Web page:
“RIC is a vital member of the research team for this novel stem cell clinical trial,” said David Chen, M.D., medical director of the RIC Spinal Cord Injury Rehabilitation Program. “RIC’s team of spinal cord injury rehabilitation specialists is responsible for customizing the rehabilitation care plan and therapeutic intervention for each participant, which may include robotic walking therapy and other procedures to facilitate the participant’s neurologic repair and recovery. At RIC, restoring the participant’s ability is our objective and the scientific application of embryonic stem cells offers new hope for recovery.”

The primary objective of the phase I trial is to assess the safety and tolerability of special cells called human embryonic stem cell-derived oligodendrocyte progenitor cells when they are injected into the spinal cord injury of paralyzed subjects. The injuries have to have occurred within two weeks for someone to be eligible for the procedure.

In addition to evaluating safety, the secondary aim of the trial is to see if the stem cells improve neuromuscular control or sensation in the trunk or lower extremities.

In previous animal studies, these stem cells have demonstrated the ability to remyelinate or recoat damaged nerve cells that have lost their ability to conduct electrical impulses down the axon. The stem cells also have shown nerve-growth stimulating properties leading to restoration of function in animal models of acute spinal cord injury.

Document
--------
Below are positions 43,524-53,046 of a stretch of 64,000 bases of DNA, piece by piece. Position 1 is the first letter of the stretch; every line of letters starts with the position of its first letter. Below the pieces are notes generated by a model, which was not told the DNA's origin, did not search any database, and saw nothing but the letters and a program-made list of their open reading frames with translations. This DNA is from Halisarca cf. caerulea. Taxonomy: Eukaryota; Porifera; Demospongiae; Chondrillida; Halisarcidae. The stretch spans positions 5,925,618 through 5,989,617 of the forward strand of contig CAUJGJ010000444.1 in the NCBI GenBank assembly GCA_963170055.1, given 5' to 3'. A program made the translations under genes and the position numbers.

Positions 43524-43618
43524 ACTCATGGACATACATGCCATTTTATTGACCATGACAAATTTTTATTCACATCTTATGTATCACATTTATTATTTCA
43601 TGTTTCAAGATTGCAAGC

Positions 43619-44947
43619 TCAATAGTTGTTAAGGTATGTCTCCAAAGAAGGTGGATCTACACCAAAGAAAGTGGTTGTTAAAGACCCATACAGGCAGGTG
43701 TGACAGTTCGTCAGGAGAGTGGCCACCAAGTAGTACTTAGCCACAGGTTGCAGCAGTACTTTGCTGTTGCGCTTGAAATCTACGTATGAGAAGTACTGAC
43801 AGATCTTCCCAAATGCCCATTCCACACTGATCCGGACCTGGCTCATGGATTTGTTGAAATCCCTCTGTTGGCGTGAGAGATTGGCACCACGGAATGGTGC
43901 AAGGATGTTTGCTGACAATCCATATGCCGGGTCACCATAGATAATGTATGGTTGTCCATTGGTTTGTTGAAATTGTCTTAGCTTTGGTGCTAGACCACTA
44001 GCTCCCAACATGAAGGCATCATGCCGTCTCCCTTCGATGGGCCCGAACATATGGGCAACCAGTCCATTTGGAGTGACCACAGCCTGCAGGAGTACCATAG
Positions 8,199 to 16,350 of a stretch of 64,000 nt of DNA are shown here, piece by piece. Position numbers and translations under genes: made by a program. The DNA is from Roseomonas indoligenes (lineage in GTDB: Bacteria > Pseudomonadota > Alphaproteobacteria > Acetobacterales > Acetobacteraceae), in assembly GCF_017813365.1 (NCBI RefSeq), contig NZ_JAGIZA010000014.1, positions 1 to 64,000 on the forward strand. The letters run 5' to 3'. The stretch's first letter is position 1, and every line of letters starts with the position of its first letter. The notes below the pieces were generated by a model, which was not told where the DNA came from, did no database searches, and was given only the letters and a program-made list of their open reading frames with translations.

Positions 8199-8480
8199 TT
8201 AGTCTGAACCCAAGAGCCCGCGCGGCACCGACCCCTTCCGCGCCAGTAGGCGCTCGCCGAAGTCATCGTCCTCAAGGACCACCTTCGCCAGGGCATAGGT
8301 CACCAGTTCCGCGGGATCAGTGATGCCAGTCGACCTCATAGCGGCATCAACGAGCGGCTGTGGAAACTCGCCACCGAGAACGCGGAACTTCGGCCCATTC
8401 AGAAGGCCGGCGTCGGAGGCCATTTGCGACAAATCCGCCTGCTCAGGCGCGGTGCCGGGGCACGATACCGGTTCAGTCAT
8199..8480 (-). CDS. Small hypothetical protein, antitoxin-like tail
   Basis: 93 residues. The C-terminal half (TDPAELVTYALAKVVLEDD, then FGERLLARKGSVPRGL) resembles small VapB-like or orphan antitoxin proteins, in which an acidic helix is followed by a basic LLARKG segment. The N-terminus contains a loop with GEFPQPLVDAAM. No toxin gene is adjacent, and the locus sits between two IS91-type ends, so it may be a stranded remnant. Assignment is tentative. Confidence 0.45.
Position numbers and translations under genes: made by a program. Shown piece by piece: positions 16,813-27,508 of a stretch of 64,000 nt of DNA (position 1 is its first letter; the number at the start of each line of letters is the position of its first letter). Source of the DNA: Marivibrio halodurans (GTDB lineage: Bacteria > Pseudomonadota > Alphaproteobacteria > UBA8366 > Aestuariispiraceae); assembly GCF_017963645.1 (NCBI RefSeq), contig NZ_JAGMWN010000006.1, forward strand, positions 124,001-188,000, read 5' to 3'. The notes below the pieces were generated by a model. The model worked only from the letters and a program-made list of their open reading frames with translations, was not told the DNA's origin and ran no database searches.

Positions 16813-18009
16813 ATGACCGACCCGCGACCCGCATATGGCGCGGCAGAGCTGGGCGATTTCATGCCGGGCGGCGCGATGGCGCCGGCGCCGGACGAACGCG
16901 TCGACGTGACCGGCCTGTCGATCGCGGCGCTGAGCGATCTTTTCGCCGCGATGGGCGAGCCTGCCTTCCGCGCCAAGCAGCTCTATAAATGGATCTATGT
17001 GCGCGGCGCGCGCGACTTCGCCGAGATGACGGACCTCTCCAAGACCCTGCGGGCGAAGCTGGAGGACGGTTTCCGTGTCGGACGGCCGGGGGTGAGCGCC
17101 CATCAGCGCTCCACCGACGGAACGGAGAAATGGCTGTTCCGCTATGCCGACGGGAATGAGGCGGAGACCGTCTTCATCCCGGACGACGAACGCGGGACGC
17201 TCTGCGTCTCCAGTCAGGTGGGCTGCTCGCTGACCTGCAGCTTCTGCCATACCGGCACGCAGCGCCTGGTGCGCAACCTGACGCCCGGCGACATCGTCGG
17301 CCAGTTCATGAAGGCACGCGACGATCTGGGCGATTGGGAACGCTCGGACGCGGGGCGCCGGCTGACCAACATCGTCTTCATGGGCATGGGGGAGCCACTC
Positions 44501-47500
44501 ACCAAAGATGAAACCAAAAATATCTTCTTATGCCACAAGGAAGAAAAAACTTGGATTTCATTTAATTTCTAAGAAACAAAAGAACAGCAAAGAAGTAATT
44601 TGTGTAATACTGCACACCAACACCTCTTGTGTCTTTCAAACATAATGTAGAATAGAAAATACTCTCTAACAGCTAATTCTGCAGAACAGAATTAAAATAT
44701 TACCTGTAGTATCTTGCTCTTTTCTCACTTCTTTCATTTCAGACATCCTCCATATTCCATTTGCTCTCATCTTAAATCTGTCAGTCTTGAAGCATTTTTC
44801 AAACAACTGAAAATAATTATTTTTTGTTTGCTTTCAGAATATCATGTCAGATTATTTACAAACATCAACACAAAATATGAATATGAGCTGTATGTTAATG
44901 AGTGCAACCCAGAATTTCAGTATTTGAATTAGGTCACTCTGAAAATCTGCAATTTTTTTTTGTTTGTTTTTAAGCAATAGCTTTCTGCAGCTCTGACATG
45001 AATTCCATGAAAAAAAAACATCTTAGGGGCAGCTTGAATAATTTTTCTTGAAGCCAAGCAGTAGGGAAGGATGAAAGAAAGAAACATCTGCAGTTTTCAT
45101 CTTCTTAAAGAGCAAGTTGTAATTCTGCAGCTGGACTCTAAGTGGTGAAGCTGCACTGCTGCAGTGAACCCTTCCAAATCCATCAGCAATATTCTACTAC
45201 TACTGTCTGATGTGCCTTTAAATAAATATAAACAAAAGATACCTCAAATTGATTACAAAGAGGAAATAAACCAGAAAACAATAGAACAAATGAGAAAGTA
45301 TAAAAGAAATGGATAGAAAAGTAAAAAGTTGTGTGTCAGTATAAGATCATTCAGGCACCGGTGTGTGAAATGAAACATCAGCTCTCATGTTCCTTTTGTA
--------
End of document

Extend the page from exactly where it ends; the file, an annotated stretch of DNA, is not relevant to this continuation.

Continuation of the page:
“The trial is supported by positive animal research,” Fessler said. He noted the trial is using the lowest dose possible for a human based on the animal studies.

Subjects eligible for the Phase I trial will have documented evidence of functionally complete (ASIA Impairment Scale grade A) spinal cord injury with a neurological level of T3 to T10 spinal segments and agree to have GRNOPC1 injected into the lesion sites between 7 and 14 days after injury.  For more information, go to information pages of Geron’s website at www.geron.com.

Clinical Trial Challenges: The Matter of Michael Martinez

The complexities of finding candidates for clinical trials as ground-breaking as the hESC effort by Geron were touched upon indirectly in news coverage of the case of jockey Michael Martinez.

This morning the San Francisco Chronicle noted that the state workers' compensation department played a negative role in the matter. Earlier, the Daily Racing Form reported that Highland Hospital in Oakland, Ca., initially refused to release Martinez' records because he could not give consent.

Here is what reporter Larry Stumes wrote this morning:
"The decision by Dr. Richard Fessler of Northwestern University came late Monday after a tumultuous day in which Martinez was to be transferred from Highland Hospital in Oakland to UCSF for a high-resolution MRI exam. The transfer was canceled when the state Division of Workers' Compensation refused to authorize it.

"'The doctors at Highland weren't entirely in favor of the transfer and in an e-mail to Dr. Fessler they indicated that they thought that Michael was doubtful as a candidate for the embryonic stem-cell treatments,' said Golden Gate Fields physician Dr. David Seftel, who is advising Martinez's family on his care. 'The family is devastated, but we're regrouping. I don't give up; Michael doesn't give up.'

"Seftel has contacted Dr. Jorge Paz Rodriguez, the medical director of the Stem Cell Institute of Panama - Martinez's native country - regarding adult stem-cell therapy.

"'The benefits of adult stem-cell treatments have been relatively modest, confined to improvement in sensation, bladder control and bowel control,' Seftel said. 'But because it is so soon after the injury, it is possible Michael could get some of his motor control back. The sooner we get him to Panama, the better.'"